“The teacher said I could have her,” I lie. I don’t usually lie but this was a special situation. I had to save Rosie. Free her.

Ellen doesn’t care. She slams the backdoor entering the house. Grandma says, “What have you got there?”

Getting better at lying now, I tell her, “It was a prize. I won it for being good.”

“How nice. Let’s get her cleaned up.” My grandmother takes her and cleans her face and brushes her hair. Now I can see Rosie’s cheeks and her lips.

That night I take Rosie to bed. Just before Mama turns off the light, I look at Rosie. She’s lying next to me with one eye open and the other closed. It’s as if she’s winking at me. She knows my secret.

I freed her and she’ll never tell.


If you enjoyed this story, you might enjoy my other writing. Check out the book trailer for e-Murderer.

What Are Beta Readers and How to Find Them?

Book WomanOkay, so you’ve finished your first draft. You’ve done everything you can with it. You’ve read it and re-read it to the point of total exhaustion. In fact you’ve gone over it so many times, that you’re not sure you’re reading the words on the page or if you have the pages memorized. What’s next?

These are people willing to read your manuscript and give you honest, constructive criticism. They are not people who will read your manuscript and say, “It’s wonderful,” without elaboration. Of course it’s wonderful. You’ve been working on it for months. You need to know more than a gut reaction to your story.

Betas are tests–trying out a test product, for example. The product is tested before going to market. Your book is no different. These are the things Beta readers can help you with:

  1. Does the story make sense. Is the plot clear? Or are you jumping around?
  2. What did you leave out? Maybe you forgot that you told a character you’d call him in an hour. Things happened and you forgot all about it. Your readers won’t. Beta readers catch these kinds of slip-ups.
  3. Does the reader feel in the place. In other words, have you created a believable setting?
  4. Are your characters acting “in character”? You haven’t had your shy character do something bold without good reason.
  5. Obvious typos that you’ve read over a million times.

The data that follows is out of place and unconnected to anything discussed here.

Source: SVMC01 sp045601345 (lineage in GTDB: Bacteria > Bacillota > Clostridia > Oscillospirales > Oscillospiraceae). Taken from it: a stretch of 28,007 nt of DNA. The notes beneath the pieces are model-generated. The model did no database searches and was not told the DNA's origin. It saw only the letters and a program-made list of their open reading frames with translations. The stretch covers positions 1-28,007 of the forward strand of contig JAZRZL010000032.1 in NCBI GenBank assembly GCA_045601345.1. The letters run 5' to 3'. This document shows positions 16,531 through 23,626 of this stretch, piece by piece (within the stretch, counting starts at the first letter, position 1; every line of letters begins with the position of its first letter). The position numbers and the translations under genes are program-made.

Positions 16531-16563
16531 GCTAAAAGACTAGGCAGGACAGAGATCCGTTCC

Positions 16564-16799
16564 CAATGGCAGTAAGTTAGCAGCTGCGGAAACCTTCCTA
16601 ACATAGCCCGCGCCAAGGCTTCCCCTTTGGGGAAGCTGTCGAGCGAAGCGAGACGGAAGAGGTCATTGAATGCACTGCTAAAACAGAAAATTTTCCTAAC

6. Timeframe. Could something happen within this time period. Did you mess up the timeframe? Maybe the story began on a Tuesday. How many days later did things happen? Is it still Tuesday?
  7. Are there too many characters? Have you introduced the people in your story well enough for your readers to keep them straight?
  8. Does the story grab the reader? If so, when? The first page, the second chapter?
  9. Is the ending satisfactory? Did you tie everything together?

They are reading to help you tweak and polish your story. Finding people willing to read a 300+ manuscript and answer all these kinds of questions isn’t easy. Here are some tips for finding Beta readers:

Tip #1: Other writers. We depend on each other. Each reads the other’s works. It’s a trade-off.

Tip #2: Find people who you trust will give you constructive criticism. They are not afraid of hurting your feelings. You want tough Beta readers.

Tip #3: Good editors make good Beta readers. If you know someone who edits other things, articles, nonfiction works, academic theses, these people often enjoy reading a novel as a change of pace and would welcome being one of your Beta readers.

Tip #4: Don’t rely on one reader. You need at least two and possibly three Beta readers. Too many will confuse you. Everyone has an opinion and often those opinions vary. But, if three readers tell you the same thing, that is something you should note.

Tip #5: If you don’t pay your Beta readers (there are some people who charge a small fee), then do something nice for them. Take them to coffee or out for a glass of wine to show your appreciation.

Tip #6: Acknowledge your Beta readers in your Acknowledgements in your final book. People love to see their name in print. Give them that bit of glory for all their hard work.

These are my tips for finding Beta readers. What are some of yours? Do you have Beta readers?

My newest book Murder on Moonshine Hill releases in one month. Check out the latest reviews here. I thanked my three Beta readers in the Acknowledgements. I couldn’t have written such a polished finished product without their help.